Some decks take the idea of buffing a creature to the extreme. What if you equipped your creature with a Colossus Hammer to win in one or two attack steps? Started as a meme, Hammer Time actually proved to be a strong contender. It uses Stoneforge Mystic or Steelshaper's Gift to find an equipment and Sigarda's Aid or Puresteel Paladin to equip it for free. A black splash for some interactive spells in the sideboard is rather common.
For now, the deck mostly replaces the Infect archetype, which was looking to pump and protect Glistener Elf with green spells. With the perfect draw, both Hammer Time and Infect are able to win on turn two if the opponent does not have interaction (preferably a removal spell).
|Hammer Time by Laplasjan, 6th at MTGO Super Qualifier on January 23|
Creatures, again? Indeed, and this time with actual A+B combos. Heliod, Sun-Crowned (or Archangel of Thune in some recent versions) combines nicely with Spike Feeder to generate an arbitrarily large life total, which few decks in the format can beat. With Conclave Mentor out, Heliod even makes your creature arbitrarily big. With Arbor Elf and Utopia Sprawl that can produce four mana as early as turn two, in an ideal world you get to cast a Collected Company revealing both combo pieces to combo off on turn two, but turn three or four is much more common. What if that is not enough to win? Then a Walking Ballista, granted lifelink by the God, will quickly bring your opponent's life total to 0, ideally after you sacrfice the Ranger-Captain of Eos that tutored for it to protect it that turn.
|Heliod Combo by JUJUBEAN__2004 , 4th at MTGO Showcase Challenge on December 5|
Do not worry, you could also combo without any creature (or without casting a single one at least). Note that the following deck was hit by the latest ban list update and the main combo lines are no longer available without Simian Spirit Guide. A competitive alternative has not been found yet.
The goal of this deck was to resolve Angel's Grace or Phyrexian Unlife, then Ad Nauseam to draw your entire deck, exiling Simian Spirit Guide to cast an actual win condition, such as Lightning Storm or Thassa's Oracle. With the acceleration from mana rocks like Pentad Prism and Lotus Bloom, killing on turn turn four used to be the norm. A combination of one of the white spells, Thassa's Oracle, and Spoils of the Vault naming a card that is not in the deck also wins on the spot and still works after the ban of the Ape.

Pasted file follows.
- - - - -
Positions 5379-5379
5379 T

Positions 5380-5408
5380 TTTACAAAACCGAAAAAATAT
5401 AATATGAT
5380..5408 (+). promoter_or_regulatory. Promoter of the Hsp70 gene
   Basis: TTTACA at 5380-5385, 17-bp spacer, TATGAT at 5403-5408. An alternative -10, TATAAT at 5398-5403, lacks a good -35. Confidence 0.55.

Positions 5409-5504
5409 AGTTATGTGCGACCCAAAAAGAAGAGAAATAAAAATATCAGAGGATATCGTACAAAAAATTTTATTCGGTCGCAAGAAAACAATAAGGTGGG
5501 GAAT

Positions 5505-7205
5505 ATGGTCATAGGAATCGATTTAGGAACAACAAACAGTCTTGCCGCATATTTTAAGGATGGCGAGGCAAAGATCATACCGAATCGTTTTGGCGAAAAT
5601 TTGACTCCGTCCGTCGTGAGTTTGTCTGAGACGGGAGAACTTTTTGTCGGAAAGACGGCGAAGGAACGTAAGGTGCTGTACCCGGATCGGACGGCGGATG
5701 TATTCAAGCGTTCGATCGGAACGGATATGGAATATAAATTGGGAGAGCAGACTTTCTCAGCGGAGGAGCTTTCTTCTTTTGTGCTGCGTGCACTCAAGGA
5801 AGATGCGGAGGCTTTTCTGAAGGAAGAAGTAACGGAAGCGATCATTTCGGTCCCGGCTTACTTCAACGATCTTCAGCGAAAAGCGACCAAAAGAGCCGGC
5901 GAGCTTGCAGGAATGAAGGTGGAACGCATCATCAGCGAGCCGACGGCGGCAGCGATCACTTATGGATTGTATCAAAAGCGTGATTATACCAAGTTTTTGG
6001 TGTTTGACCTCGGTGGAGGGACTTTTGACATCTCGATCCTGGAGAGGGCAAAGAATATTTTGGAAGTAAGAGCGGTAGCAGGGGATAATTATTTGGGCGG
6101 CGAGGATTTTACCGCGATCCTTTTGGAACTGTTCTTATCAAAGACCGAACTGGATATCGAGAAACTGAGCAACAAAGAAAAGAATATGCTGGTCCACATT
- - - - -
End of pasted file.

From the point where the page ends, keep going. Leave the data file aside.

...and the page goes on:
|Ad Nauseam by Aardos, 1st at MTGO Challenge on January 23|
Also winning mostly through spells, and by removing all the cards of the player's library, Mill is actually closer to a Burn deck in essence. Use all the most efficient mill cards in the format to deck your opponent and win on their next draw step. With Archive Trap milling thirteen cards for (in theory) zero mana, you can get some surprise kills out of nowhere as early as turn two. But usually you rely on spells like Fatal Push, Surgical Extraction, or Drown in the Loch to disrupt the opponent's game and win with slower milling tools such as Hedron Crab or Mesmeric Orb.
|Dimir Mill by TheEnzym, 1st at MTGO Challenge on September 19|
How about winning from a different zone? The graveyard is a resource after all, and sometimes even an extension of your hand. Thanks to the double-faced spell/land cards of Zendikar Rising such as Agadeem's Awakening // Agadeem, the Undercrypt, you can use Balustrade Spy or Undercity Informer to mill your entire deck. From there, trigger lots of Creeping Chills, bring back several copies of Narcomoeba followed by Sword of the Meek. Then exile some other artifacts to return Salvage Titan to your hand and sacrifice the Swords to cast it. As the second creature you cast this turn, it triggers all your Vengevines, which should attack for lethal. If not, Nexus of Fate gives you another turn to attack.